The accelerating change of technology we use commercially and personally is dramatically increasing the global demand for electric power. As consumers, we're gulping power at an alarming rate, from air conditioning systems, heating systems, household appliances, and all forms of home entertainment devices to cloud computing, computers, and consumer electronics. Over the past few years, we're also plugging in electric vehicles at an ever increasing rate. And let's not forget the industrial power needed to churn out all these products, as well as keep the other wheels of industry turning. In fact, global electricity demand has been projected to nearly double from the year 2010 to 2030.
It's clear we're already close to consuming more electricity than we can generate or distribute, as manifest through the rolling black and brown outs frequently seen during summer months where peak power demand is highest. The problem is we're adding more demand for electricity (from everything mentioned above and more) than we're adding capacity to supply it. With that said, we still need to stay cool and to turn on lights to see at night ... and we're certainly not going to turn off our home theater and gaming systems.
So what's the answer? Expand power generation to meet growing demand? Not so fast. Investment in electric power generation and distribution is a slow, long-term proposition, and therefore has trailed well below the increase in GDP in most developed countries. In other words, no one has the appetite (or the capital) to build enough power plants and expand the grid to meet the rising demand for electricity.
A quick point of fact: Power generation--and the grid to distribute it--has to be scaled to meet peak demand. On average, power grids operate at around 80 percent capacity, so they're ready to cover peak demand when those hot summer days roll around. If demand rises above that peak capacity, we experience those black and brown outs.
Additionally, 75 percent of the electricity generating capacity in the United States depends on the combustion of fossil fuels. This raises a multitude of other concerns, perhaps foremost that dependence on fossil fuels for electricity is causing severe environmental and health hazards, including large emissions of toxic air pollutants and greenhouse gases.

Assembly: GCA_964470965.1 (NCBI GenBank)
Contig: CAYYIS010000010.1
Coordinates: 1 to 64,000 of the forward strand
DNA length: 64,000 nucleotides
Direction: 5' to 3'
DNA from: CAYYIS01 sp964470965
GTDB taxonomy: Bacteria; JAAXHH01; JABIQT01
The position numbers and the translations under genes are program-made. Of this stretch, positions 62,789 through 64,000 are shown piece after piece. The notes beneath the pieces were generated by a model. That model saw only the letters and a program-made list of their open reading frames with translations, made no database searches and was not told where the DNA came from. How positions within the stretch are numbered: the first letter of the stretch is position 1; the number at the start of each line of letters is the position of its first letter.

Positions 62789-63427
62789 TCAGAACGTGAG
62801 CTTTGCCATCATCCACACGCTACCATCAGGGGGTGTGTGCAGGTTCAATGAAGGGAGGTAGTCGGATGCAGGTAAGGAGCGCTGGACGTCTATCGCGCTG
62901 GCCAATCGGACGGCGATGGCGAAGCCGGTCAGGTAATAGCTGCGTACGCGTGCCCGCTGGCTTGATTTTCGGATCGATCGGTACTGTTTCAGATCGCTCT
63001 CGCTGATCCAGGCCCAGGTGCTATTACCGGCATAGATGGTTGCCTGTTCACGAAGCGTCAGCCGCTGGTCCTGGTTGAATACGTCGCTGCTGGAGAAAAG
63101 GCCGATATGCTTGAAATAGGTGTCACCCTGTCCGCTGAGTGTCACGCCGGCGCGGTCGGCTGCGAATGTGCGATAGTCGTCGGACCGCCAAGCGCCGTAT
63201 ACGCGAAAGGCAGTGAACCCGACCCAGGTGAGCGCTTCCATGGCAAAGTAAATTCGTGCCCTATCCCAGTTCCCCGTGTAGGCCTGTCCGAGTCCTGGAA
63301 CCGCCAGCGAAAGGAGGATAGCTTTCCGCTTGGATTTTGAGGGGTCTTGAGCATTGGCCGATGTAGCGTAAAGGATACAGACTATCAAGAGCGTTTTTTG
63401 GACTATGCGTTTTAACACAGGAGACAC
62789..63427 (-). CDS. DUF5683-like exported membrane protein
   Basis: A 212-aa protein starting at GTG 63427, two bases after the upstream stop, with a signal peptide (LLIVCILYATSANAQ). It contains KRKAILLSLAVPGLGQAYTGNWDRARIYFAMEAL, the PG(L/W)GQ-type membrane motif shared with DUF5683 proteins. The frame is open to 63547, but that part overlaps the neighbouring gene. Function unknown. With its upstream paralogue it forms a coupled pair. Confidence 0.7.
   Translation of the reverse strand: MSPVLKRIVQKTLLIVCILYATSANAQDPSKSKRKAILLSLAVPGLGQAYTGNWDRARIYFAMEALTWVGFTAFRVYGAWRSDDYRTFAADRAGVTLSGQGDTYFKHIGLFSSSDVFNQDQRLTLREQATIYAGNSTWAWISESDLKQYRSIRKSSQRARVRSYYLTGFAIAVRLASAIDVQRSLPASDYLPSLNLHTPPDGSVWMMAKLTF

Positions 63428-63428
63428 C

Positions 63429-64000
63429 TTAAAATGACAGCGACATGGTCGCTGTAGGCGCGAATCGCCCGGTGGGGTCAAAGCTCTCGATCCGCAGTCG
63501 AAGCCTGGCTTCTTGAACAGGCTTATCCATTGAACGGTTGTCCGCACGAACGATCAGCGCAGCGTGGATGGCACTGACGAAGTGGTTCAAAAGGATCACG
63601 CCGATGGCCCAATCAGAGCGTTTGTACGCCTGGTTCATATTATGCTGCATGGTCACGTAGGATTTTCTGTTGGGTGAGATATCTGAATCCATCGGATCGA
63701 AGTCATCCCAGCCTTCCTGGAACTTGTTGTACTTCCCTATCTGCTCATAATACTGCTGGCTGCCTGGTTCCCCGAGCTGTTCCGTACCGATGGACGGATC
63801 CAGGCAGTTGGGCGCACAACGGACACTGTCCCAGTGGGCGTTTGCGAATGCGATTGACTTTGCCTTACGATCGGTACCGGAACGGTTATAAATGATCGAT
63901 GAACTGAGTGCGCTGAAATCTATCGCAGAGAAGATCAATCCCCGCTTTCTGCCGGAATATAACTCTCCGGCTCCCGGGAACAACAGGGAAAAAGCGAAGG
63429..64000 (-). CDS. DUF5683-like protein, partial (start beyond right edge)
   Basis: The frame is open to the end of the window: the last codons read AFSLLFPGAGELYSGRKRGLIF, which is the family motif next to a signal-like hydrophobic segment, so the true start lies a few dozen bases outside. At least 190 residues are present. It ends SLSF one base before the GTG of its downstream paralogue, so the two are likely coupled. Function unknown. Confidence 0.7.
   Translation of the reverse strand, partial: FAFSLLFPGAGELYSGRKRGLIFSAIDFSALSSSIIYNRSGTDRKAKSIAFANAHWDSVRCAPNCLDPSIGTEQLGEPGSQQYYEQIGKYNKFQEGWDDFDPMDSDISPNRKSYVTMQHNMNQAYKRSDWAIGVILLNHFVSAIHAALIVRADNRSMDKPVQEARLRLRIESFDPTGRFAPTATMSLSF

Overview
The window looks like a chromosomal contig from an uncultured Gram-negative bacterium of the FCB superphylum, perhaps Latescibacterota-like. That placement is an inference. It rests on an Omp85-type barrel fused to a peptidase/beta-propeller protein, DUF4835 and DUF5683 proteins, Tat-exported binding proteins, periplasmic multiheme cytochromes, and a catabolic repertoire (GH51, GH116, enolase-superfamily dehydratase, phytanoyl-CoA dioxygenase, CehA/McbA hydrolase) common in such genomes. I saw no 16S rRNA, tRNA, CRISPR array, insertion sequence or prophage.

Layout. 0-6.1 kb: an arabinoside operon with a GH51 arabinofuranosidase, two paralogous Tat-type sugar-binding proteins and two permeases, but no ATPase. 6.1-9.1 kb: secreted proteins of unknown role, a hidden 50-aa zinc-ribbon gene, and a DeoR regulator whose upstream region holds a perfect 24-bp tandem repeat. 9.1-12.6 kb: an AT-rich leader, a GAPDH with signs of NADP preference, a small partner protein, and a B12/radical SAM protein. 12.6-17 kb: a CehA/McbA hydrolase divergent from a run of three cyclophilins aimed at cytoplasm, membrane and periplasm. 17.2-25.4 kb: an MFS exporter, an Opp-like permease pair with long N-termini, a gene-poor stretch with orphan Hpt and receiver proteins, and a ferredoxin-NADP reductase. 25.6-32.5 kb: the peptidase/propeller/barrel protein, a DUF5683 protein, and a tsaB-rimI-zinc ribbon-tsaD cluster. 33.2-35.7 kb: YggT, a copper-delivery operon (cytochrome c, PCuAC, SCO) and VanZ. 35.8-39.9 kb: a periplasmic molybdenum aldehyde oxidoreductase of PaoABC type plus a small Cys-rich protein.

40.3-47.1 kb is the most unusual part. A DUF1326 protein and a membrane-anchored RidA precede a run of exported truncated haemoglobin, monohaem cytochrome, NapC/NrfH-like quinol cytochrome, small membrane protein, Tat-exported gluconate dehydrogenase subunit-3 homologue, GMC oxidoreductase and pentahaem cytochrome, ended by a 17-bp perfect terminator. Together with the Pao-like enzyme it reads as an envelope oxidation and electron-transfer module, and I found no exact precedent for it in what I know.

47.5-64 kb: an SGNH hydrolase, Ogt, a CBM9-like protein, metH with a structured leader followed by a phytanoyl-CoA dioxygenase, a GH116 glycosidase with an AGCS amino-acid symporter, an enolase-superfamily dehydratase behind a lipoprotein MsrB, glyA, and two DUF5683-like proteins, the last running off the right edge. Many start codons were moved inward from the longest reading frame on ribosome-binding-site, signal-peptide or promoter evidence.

Over the past few years, thanks to technology developments such as fracking, which were impossible just a decade ago, we can now extract natural gas in very large quantities, and that has put the United States in a position of being an exporter of energy. The good news is that natural gas is far less polluting than other fossil fuels, such as coal, and the U.S. has very large reserves. On the other hand, the United States does not have an infrastructure for capitalizing on natural gas powered vehicles, and natural gas is a fossil fuel and does have harmful emissions, even if less than the others.
When we look at renewable energy sources such as wind, solar, and waves, great strides have been taken, but until we find a way to store electricity for use at a later time, these will help but not be game changing. The good news here is that there is a technology that is already changing the game.
What if we could increase energy production without adding new capacity? What if we could use the power we already generate more efficiently, rather than have to dramatically expand power generation? Enter the work that is being done to enable smart grids, smart homes, and smart cities to help us accomplish this. But will peak power demand modeling and technology that turns lights off in empty rooms be enough? Probably not for some time. That's where promising energy storage technology comes in as a key change accelerator to help us use the electrical power we have now more efficiently.